Michael Shank never did return the call or email, or offer any comment.

Actually, Crown Royal's name does appear on AJ Allmendinger's car!
My question to them would then be why, once they signed Crown Royal, did they keep AJ on the team? They do have a full stable of drivers after all. It is no secret that there are any number of excellent drivers they could bring in as a replacement. So with this being a questionable relationship at best, one would think that the team (and Diageo) would be extra attentive to the details, and make sure that they avoid any potential controversy or negative publicity.

The Michael Shank Racing response seems to indicate indifference to an issue that has been a prominent occurrence of late, with JC France also being charged with DUI as well as drug possession, in the midst of a very nasty and public court battle with Jeremy Mayfield, and several other very questionable incidents involving the sport’s drivers and officials in the past 12-18 months alone.

Hypothetically speaking of course, saying that Crown Royal has nothing to do with AJ and his role on the team is like a businessman telling his wife, that when he travels with his very attractive personal assistant/massage therapist, they share a hotel room to save on expenses.

Even though that might be entirely true, it certainly does not send a positive message to anyone, especially his wife.

If this is OK, and does not send a message of trivializing drunk driving (at the least), or blatantly endorsing it (at the most), then this should establish a precedent for a major handgun manufacturer to soon announce a partnership with Washington Wizards, the New York Giants, and maybe even sponsor Eminem’s next concert tour.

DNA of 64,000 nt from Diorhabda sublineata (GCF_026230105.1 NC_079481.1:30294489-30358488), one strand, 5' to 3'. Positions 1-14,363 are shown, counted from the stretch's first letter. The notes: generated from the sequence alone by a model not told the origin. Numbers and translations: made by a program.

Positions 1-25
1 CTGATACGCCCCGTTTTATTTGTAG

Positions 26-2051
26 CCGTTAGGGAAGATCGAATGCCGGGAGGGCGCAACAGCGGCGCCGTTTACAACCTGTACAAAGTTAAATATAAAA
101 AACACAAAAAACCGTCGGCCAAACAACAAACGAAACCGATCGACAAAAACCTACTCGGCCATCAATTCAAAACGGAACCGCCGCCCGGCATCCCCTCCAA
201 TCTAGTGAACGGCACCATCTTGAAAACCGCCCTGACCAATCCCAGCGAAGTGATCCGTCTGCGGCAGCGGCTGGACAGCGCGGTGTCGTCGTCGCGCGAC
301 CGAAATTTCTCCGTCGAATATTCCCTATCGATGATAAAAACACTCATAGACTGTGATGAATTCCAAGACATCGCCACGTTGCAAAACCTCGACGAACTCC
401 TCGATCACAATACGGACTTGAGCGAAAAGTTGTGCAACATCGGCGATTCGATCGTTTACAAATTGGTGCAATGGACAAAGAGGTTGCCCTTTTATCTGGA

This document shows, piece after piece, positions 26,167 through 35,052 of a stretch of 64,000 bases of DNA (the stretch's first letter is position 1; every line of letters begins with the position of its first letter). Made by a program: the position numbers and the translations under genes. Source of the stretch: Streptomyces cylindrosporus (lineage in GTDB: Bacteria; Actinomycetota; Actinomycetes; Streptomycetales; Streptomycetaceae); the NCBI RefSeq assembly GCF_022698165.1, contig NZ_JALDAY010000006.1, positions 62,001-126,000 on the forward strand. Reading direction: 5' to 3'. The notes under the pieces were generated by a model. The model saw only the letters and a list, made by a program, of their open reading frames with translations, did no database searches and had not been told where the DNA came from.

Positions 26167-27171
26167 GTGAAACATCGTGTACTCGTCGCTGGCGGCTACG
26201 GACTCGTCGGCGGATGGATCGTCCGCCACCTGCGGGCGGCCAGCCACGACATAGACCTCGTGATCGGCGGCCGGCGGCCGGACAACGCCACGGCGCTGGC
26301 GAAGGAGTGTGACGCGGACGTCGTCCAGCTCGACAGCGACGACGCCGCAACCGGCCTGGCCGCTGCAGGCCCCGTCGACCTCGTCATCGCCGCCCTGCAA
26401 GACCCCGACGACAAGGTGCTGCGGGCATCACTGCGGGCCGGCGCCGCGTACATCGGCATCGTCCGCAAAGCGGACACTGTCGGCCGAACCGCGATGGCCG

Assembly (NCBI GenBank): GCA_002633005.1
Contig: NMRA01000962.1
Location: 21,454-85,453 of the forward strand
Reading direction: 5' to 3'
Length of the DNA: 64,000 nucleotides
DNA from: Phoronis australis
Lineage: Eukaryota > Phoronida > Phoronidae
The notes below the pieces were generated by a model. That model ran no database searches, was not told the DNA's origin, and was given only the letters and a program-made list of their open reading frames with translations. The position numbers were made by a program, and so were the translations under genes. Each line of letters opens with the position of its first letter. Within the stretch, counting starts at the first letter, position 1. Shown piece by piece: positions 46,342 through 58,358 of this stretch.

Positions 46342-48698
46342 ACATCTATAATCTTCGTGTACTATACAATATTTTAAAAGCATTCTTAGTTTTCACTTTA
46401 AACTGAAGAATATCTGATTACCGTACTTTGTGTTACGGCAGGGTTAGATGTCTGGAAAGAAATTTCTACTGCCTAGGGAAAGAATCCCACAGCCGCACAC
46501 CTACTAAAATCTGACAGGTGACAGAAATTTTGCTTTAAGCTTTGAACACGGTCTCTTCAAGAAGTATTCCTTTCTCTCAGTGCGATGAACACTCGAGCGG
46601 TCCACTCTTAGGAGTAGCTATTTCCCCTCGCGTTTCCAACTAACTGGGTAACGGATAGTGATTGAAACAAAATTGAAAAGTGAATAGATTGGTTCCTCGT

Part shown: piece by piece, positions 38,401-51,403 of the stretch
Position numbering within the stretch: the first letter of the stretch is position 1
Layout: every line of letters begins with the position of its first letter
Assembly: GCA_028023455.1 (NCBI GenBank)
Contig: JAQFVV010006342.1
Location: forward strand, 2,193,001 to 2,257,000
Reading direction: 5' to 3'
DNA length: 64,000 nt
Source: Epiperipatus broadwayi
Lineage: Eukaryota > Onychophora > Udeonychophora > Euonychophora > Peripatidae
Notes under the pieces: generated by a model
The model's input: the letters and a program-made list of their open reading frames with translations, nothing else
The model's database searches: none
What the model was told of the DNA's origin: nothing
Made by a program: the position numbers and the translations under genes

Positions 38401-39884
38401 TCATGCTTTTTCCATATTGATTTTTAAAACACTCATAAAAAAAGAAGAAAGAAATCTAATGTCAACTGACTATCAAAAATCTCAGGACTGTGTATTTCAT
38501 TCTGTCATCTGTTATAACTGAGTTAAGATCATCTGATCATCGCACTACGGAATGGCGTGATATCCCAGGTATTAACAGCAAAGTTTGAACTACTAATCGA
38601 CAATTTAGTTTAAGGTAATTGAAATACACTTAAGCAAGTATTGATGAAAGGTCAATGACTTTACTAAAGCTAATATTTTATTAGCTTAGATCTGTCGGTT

After all, a gun manufacturer would not be sponsoring Gilbert Arenas or Plaxico Burress, they would be a marketing partner with the team…right? They would not be endorsing Eminem’s personal action of careless use of a firearm, but merely sponsoring the music tour. Of course one has nothing to do with the other….right? After all, the gun was not responsible for the personal actions of the individual…right?

Ultimately,  this is generality is true. I do feel that alcohol companies have absolutely no bearing or fault in any drunk driving actions on any individual’s part. Is the decision of the individual, who is responsible for their own actions.

However, that is different from effectively (directly or indirectly) endorsing the actions of someone who has misused your product. It’s a terrible message to send, and morally lacking at best.

Essentially, this action negates every message that DIAGEO has sent from their responsible drinking program. As a significant number of dollars have been spent on this message through internal campaigns, and support of the Century Council, I would think that stockholders would also be concerned about this.

To clarify, I contacted representatives of DIAGEO, the parent company of the Crown Royal brand. I called Gary Zizka, the VP of Public Policy and the chief of their responsible drinking message and campaign.